Introduction to the History of Malta

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The Maltese Islands – Malta, Gozo and Comino – lie in the narrow channel joining the eastern and western basins of the Mediterranean, sixty miles south of Sicily and 180 miles north of Tunisia. The islands occupy an area of just 122 square miles.

Malta, the larger island, has a number of natural harbours which have given the island strategic importance in the Mediterranean. In effect, the power controlling Malta has always been in a position to influence events in the Mediterranean.

For this reason, the islands were occupied by the Phoenicians, the Romans, the Byzantines, the Arabs, the Normans, the Swabians, the Angevins, the Aragonese, the Castillians, the Order of St. John, the French and the British. In 1964 Malta finally gained its Independence.

Not much is known about Malta’s prehistoric inhabitants except that they came from the north and found Malta suitable to build great megalithic temples. They hollowed huge hypogea (underground temples) out of Malta’s soft rock and developed an art and sculpture unequalled in Western Europe in their time and for many centuries later.

The presence of the Phoenicians and Carthaginians in Malta opened the islands to widespread trade which increased under the Romans, who established flourishing communities in Malta, building sophisticated complexes and bringing their culture and prosperity to the islands.

Malta was conquered by Muslims in 870 AD after three centuries of Byzantine rule. After a period of desolation, the ancient city of Mdina was rebuilt in the 11th century. Not much remains of this period other than Malta’s Semitic language.

After changing hands many times, in 1530 the Order of the Knights of St John arrived in Malta and in 1565 Malta was besieged for three months by a Turkish armada in what has become famously known as the Great Siege of Malta. The Order’s victory marked a turning point in Turkish expansion in Europe and the Mediterranean. Indeed, the hard-fought and bloody victory made the Order and Malta famous throughout Europe.

Realising that they had to make the island safe from future attacks, the Knights decided to build a fortress city on the peninsula overlooking Malta’s Grand Harbour. The city was named Valletta after the ruling Grand Master, Jean Parisot de Valette – the victor of the Great Siege of 1565 – and became Malta’s capital city in 1566. Today, it is renowned for its Baroque palaces and churches.

After the Siege, Malta started its second golden age. During the 17th and 18th centuries, the island’s population flourished. Towns and villages grew and were enriched by villas, palaces and churches. A highly successful merchant class traded far and wide and the arts flourished in the homes of the rich and the churches. This age was brought to a sudden end by the anti-aristocratic French Revolution which seized the Order’s properties in France, limiting its funds and its function. The final blow came on 13 June 1798 when Napoleon Bonaparte made Malta French.

Eventually, angered by the brutality and looting of the French Revolutionary soldiers, the Maltese could not accept the radical reforms “to liberate the people from feudalism” imposed by the new rulers. Revolt broke out within three months, forcing the French forces to retreat behind the massive fortifications of Valletta and the three harbour cities of Cospicua, Vittoriosa and Senglea. The Maltese leaders of the Revolt called on their lawful king, Ferdinand, King of the Two Sicilies as Charles V’s successor, to help them drive out the occupying French. Ferdinand requested the British Admiral in the Mediterranean, Horatio Nelson, to help his loyal subjects, leading to a two-year land and sea blockade of Valletta and the harbour cities in which many Maltese died.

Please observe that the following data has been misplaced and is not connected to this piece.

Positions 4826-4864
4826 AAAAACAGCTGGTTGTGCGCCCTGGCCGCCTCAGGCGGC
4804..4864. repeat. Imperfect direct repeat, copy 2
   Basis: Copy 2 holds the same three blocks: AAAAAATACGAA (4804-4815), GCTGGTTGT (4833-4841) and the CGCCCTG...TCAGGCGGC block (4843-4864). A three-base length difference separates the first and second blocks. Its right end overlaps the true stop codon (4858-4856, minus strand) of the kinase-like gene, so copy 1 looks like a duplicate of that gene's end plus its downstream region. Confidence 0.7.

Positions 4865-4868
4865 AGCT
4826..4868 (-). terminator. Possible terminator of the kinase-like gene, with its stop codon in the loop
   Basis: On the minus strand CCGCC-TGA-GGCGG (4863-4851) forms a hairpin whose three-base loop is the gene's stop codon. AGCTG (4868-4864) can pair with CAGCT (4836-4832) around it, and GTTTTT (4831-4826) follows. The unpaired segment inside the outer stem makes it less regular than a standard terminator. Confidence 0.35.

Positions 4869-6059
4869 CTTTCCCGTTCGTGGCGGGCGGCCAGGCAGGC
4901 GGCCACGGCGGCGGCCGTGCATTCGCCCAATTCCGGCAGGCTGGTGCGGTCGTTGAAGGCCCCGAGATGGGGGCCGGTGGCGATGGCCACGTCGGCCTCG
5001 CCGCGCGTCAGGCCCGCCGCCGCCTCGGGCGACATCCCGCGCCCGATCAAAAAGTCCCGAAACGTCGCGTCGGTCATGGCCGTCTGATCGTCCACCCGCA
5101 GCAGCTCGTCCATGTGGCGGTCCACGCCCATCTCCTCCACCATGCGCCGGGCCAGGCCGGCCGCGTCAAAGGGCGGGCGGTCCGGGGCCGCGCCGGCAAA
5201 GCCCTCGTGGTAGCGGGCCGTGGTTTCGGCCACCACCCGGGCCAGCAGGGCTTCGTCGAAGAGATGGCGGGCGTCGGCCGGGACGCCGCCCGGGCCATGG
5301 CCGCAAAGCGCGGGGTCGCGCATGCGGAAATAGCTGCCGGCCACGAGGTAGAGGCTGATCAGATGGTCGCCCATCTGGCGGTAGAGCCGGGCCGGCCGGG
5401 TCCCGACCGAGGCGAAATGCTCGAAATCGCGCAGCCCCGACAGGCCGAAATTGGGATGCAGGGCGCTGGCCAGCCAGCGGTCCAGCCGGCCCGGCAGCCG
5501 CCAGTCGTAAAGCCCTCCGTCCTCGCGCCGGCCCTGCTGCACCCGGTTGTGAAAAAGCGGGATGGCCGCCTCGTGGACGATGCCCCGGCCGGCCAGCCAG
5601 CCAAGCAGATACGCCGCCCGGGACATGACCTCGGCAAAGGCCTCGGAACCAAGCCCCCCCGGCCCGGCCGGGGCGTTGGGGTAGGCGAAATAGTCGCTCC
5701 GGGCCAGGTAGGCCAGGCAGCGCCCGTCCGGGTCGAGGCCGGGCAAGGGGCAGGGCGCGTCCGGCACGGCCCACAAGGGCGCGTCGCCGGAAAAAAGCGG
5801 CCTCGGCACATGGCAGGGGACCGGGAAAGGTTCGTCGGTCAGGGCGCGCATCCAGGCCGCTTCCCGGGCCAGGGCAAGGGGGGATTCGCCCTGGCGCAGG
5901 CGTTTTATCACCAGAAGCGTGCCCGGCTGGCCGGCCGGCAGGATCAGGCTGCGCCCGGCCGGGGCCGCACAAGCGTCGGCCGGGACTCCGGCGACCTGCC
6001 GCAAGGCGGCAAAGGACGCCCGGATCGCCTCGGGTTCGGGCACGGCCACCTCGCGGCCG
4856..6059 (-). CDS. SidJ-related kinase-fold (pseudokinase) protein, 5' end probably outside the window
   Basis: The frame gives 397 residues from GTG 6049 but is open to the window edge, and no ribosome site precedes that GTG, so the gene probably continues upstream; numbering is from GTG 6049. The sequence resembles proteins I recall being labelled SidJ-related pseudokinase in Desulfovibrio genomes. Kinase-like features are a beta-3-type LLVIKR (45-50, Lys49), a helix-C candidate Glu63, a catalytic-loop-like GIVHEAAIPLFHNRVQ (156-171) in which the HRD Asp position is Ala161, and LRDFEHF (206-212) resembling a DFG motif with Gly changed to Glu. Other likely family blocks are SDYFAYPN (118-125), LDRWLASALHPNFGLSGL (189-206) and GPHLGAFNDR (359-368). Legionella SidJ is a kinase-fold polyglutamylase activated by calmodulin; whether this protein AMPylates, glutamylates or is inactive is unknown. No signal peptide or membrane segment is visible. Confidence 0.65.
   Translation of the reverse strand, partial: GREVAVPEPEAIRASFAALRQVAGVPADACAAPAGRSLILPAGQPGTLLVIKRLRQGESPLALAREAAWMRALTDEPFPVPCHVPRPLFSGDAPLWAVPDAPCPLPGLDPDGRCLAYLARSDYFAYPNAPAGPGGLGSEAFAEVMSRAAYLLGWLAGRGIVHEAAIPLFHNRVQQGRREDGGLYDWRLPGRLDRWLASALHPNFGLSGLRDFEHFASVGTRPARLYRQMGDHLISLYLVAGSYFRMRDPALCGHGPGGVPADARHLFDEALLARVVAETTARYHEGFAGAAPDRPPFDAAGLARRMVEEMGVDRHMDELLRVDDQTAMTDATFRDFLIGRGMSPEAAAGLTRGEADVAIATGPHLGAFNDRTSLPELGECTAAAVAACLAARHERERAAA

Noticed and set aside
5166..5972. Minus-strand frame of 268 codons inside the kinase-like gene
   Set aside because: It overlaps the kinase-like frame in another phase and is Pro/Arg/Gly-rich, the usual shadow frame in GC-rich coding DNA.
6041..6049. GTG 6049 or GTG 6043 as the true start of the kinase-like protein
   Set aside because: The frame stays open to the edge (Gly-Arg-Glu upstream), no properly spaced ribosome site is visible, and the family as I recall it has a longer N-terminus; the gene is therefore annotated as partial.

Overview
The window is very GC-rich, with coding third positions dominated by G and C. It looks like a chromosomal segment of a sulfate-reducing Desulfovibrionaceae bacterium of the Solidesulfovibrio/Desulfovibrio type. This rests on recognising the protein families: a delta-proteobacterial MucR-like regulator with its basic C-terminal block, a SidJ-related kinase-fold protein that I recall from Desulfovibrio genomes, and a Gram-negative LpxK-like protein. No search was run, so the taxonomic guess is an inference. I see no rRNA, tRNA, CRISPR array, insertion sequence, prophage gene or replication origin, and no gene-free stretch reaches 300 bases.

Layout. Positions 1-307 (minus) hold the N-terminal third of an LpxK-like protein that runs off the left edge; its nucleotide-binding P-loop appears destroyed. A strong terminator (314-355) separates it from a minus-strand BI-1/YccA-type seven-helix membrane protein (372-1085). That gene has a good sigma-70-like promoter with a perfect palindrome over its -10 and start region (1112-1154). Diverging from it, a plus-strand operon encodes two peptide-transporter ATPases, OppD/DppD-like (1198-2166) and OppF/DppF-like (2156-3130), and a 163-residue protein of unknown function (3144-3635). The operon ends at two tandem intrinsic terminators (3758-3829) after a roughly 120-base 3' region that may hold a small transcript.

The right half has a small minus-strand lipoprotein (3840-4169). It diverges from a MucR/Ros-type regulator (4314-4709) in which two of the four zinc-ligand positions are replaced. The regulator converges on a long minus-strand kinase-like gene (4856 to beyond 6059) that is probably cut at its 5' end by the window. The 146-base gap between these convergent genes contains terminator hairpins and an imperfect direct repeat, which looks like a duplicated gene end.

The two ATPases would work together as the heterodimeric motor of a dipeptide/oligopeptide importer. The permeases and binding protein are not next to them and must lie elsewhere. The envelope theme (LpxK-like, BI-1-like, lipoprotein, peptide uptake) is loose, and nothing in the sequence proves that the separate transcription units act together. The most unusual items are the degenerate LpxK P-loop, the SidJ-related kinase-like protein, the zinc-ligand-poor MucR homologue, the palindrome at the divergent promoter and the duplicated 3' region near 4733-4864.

British diplomacy and dubious dealings led some of the leaders of the Revolt to ask for British Protection, which was quickly accepted in 1802. Twelve years later, the Treaty of Paris, legalised Britain’s possession of Malta and for the next 150 years, Malta was Britain’s colony in the Mediterranean, and the base for its mighty Mediterranean Fleet together with a large garrison (troops of soldiers).

To the disappointment of the Maltese, the British imposed an autocratic regime with a British governor at its head. The Maltese soon embarked on a political struggle for autonomy, an unequal struggle marked by imprisonments, deportations and repeated suspension of democratic government which was eventually granted in 1921.

The military character of the island became stronger in times of war. During World War I, Malta acted as ‘The Nurse of the Mediterranean’, receiving thousands of wounded soldiers, especially from the failed Gallipoli campaign. In World War II Malta was in the centre of the battle for the control of the Mediterranean between the Italian and German forces in Italy and North Africa and the British 8th Army supported by Malta. The island received the heaviest concentrations of bombing of all Europe, suffering starvation and heavy military and civilian deaths. However its brave resistance was recognised by the award of the George Cross; the highest civilian medal. Once again, the islands’ resistance proved to be the turning point of a European war.

In 1964, Malta became a sovereign independent state strengthened by an industrial background based on the shipyards and a strong educational, health and administrative structure. British influence, culture and the war had completely changed Malta and the Maltese. English had replaced Italian as the language of culture, with Maltese becoming the national language of the reborn Island State which became a Republic in 1974. In May 2004, Malta became a member of the European Union, and in January 2008 a member of the Euro zone.

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